Friday, June 25, 2010

Leadership & Body Language

Leadership Choices

I met with a physician administrator at a hospital recently. I know him primarily through my work in patient safety. I have learned over the years it becomes easy to notice physicians or administrators who are serious about patient safety and /or patient centered care.

The first thing he did was pull his chair away from his desk. The desk often acts as a barrier. He wanted to show me that there were no barriers and that we were “equal” when I came into his office. I have always admired this man for who he is, and now I was able to admire him for what he does.

He never looked at his watch. This almost became distracting to me as I started to wonder how long I was there and why he never looked at his watch. I started to wonder if there was a hidden clock behind my head and later learned there wasn’t. When I felt the meeting was over and left, I learned it was just about an hour. I would have never known that it was time to leave from him.

Finally, when his phone rang, he never flinched. He never looked at it ringing, never made a move to answer it. I was the only thing that mattered.

These behaviors are not instincts we are born with. When a phone rings it is an automatic move to answer it. These are learned traits that make someone special and serious about his or her work in patient centered care. It makes me realize that, as guests in the corporate world whether hospitals, doctors offices or another, we should expect nothing less .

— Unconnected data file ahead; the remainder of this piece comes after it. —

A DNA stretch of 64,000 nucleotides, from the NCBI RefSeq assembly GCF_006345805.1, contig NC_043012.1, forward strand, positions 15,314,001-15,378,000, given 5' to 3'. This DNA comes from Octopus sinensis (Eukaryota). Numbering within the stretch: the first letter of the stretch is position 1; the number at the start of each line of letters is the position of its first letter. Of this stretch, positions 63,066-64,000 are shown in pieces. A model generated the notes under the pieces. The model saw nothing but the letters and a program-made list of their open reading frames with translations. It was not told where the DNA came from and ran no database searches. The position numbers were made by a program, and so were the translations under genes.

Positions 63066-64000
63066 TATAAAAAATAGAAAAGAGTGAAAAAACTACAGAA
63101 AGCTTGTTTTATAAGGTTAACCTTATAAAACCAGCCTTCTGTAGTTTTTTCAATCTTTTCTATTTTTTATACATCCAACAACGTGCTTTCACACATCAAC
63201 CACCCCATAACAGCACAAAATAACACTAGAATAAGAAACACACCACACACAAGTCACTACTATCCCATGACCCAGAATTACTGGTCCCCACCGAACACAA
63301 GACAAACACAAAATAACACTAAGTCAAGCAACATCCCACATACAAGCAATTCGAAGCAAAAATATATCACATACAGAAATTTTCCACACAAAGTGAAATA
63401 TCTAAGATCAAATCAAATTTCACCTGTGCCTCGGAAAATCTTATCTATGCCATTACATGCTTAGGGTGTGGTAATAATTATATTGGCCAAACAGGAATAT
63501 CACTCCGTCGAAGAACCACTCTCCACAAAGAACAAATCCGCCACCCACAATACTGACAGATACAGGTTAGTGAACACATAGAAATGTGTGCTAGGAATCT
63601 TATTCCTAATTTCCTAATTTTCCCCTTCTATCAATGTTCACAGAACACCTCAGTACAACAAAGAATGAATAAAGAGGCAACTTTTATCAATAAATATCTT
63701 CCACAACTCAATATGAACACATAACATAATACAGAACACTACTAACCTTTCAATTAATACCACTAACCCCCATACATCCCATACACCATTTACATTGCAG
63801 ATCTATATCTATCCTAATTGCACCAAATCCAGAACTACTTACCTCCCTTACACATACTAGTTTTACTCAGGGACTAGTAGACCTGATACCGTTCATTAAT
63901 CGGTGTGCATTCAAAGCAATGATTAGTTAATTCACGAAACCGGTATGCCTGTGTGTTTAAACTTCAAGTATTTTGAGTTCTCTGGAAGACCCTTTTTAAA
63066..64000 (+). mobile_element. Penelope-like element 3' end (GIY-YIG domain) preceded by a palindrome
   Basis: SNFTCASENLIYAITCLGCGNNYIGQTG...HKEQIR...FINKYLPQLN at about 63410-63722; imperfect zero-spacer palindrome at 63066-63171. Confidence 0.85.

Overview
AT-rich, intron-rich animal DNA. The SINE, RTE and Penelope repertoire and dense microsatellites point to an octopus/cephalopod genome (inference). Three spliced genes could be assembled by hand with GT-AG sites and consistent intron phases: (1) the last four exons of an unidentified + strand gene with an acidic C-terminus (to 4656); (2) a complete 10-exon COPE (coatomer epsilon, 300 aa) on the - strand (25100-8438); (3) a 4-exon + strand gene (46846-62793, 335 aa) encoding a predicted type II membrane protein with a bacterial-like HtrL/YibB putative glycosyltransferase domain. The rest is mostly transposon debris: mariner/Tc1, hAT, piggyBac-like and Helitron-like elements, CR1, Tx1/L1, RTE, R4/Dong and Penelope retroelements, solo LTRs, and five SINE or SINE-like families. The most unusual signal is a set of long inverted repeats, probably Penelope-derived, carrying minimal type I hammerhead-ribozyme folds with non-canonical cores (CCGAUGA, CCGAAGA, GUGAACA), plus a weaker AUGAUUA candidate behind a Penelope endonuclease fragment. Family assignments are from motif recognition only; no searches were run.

Tuesday, June 15, 2010


Patient Advocacy Training

As I prepare to spend a week at an out of state hospital with a friend who is going for surgery, I reflect on all I have learned about patient safety and what I can do to be sure she is safe and receiving the best quality of care. Sadly, I recognize that her fate is ultimately in the hands of the professionals who will be treating her.

There are many things I can do for her comfort, the things I teach patient’s families to do. As a professional, things I would rarely do, as a friend, things I look forward to doing.

Making sure the patient is comfortable but also, spending the time to disinfect anything that is touched. The door knobs, TV remote and side rails to the bed. These things may be cleaned before a new patient comes in but also need to be done often while the patient is there. Especially, when there is surgery and wound care. Being sure the patient understands treatment, after care has all her questions answered. I will be keeping lists, lots of lists. She will only have to think about getting well.

Each time I do this it is a learning experience. There is no school for teaching patient advocacy as much as there is for living it. When I teach it next time, I will be using experiences I have from this trip, I’m sure. Positives and negatives that will become part of my next lesson.

I am deeply honored to be part of this experience. I am a lucky person.